Review: American Dharma Doesn’t Offer Any New Insight into Steve Bannon’s Dangerous Political Influence

It’s true for all of us, to one degree or another, that we exist in a sort of information bubble when it comes to news, politics, current events and more. With so much information to consume in order to stay up to date, it’s entirely understandable that we limit the number of sources we rely on. Layer on top of that our natural tendency to be drawn to what already aligns with our world view (confirmation bias, it’s called) and it takes real effort to expose ourselves to opinions and perspectives that differ from our own. Such considerations were top of mind as I watched documentarian Errol Morris’s latest film, American Dharma, a profile piece on former White House adviser Steve Bannon. See it as an opportunity to hear the other side’s point of view, I told myself. Stay open minded, I told myself. See what happens, I told myself.

American Dharma
Image courtesy of Variety

A little over 90 minutes later, and I can confidently confirm that my impression of Bannon (and his ilk) before the film, informed as it is by “mainstream” media, didn’t change all that much by the time it ended: he is a dangerous provocateur whose worldview is so backwards that his inhabiting any position of power or influence is a risk to us all. Morris sets the film up as a conversation of sorts between filmmaker and subject (who we learn in time are also a version of “friends” I don’t entirely understand); we hear Morris posing questions and, to a very small degree, pushing back on Bannon’s non-answers to questions about decisions and policies he influenced during both the Trump campaign and administration. Bannon shares his backstory as a means of filling in the blanks on a man many likely only know from his headline-grabbing time in politics. From working as a newspaper delivery boy to a stint in the Navy, graduating from Harvard Business School, dipping a toe into film producing and eventually taking over Breitbart News, everything in Bannon’s history seems to be queuing him up for his most controversial role yet: orchestrating the election of Donald Trump to the presidency.

Using as a framework the old Western films that inspire Bannon (John Wayne and his alpha-male machismo feature heavily), referencing the various scenes and actors who project the strength and worldview he values. Though Morris gets a bit heavy-handed with the imagery in order to drive these points home, it nevertheless becomes clear just how narrow Bannon’s outlook is, an approach to the world that thinks itself sane but, if explored a bit deeper, falls apart all too easily. Morris gets credit for the space he gives his subject to have his say; it can’t be said that the filmmaker pushes the viewer to any single takeaway on one side of the aisle or another. Bannon does that all on his own, all while never quite articulating what exactly he’s aiming for in this grand vision of his; rather, he spends all his time bloviating about what’s wrong or broken or unfair. When confronted with the truly disgusting ripple effects of his work (an increase in hate crimes, a rise in White Nationalism, and on and on), he deflects in a way that is as disturbing as it is unsettling. It makes one wonder if, deep down, he knows exactly the extent of the damage he’s doing.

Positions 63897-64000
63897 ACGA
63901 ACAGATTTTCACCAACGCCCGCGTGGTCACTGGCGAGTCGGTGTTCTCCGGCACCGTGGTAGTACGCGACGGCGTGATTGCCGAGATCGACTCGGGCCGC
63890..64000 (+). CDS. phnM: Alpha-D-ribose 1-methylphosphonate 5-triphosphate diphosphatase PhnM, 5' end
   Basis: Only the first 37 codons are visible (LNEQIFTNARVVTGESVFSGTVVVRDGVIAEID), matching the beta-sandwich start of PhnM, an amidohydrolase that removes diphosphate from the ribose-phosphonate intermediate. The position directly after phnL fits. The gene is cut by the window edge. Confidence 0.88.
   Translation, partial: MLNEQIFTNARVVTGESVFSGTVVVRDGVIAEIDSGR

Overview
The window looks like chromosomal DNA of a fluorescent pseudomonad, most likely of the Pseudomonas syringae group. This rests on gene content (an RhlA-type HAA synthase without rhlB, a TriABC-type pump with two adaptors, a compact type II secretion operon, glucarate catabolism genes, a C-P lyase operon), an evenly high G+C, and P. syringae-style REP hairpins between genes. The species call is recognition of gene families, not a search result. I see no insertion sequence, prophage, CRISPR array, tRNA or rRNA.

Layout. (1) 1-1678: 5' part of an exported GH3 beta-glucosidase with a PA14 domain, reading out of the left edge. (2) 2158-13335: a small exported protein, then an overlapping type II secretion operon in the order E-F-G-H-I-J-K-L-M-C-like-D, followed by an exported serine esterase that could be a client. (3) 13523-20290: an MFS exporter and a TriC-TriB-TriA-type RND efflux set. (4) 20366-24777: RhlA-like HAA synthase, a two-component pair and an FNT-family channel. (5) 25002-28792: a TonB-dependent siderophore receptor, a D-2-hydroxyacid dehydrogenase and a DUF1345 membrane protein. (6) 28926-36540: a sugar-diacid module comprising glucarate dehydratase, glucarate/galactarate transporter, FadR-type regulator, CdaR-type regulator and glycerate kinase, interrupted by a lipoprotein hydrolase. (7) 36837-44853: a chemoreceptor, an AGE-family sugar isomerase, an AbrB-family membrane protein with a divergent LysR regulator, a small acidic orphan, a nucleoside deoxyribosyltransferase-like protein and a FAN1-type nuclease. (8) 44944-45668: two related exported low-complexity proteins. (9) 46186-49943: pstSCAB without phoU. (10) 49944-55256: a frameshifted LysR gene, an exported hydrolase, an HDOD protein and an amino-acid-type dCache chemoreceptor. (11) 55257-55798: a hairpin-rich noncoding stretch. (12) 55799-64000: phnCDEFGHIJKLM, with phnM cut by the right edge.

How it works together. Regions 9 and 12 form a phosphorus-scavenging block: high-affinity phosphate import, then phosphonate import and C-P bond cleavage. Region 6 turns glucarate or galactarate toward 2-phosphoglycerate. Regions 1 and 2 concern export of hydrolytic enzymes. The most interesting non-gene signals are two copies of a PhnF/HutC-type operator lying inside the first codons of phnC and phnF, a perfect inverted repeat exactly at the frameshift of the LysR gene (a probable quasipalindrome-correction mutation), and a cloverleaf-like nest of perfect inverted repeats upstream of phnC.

Morris is an Oscar-winning filmmaker (The Fog of War) who knows his way around a narrative, and he makes no bones about the crafting he’s done in American Dharma to make it both undeniably interesting and unsurprisingly icky. He isn’t even the first filmmaker to explore Bannon’s motivations and backstory this year; Alison Klayman’s The Brink premiered at Sundance Film Festival earlier this year and, though vastly different in its filmmaking approach, also attempts to understand a man who confounds many of us. Whether or not American Dharma is worth your time is ultimately up to you and whether you enjoy giving space in your life to controversial figures. There’s of course the case to be made that films like this, ones that so oppose our existing outlooks, are inherently valuable in expanding one’s perspective. And perhaps that’s true for other films. All this one does is confirm what we already know about the dangers of populism and those who promote it.

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Lisa Trifone
Lisa Trifone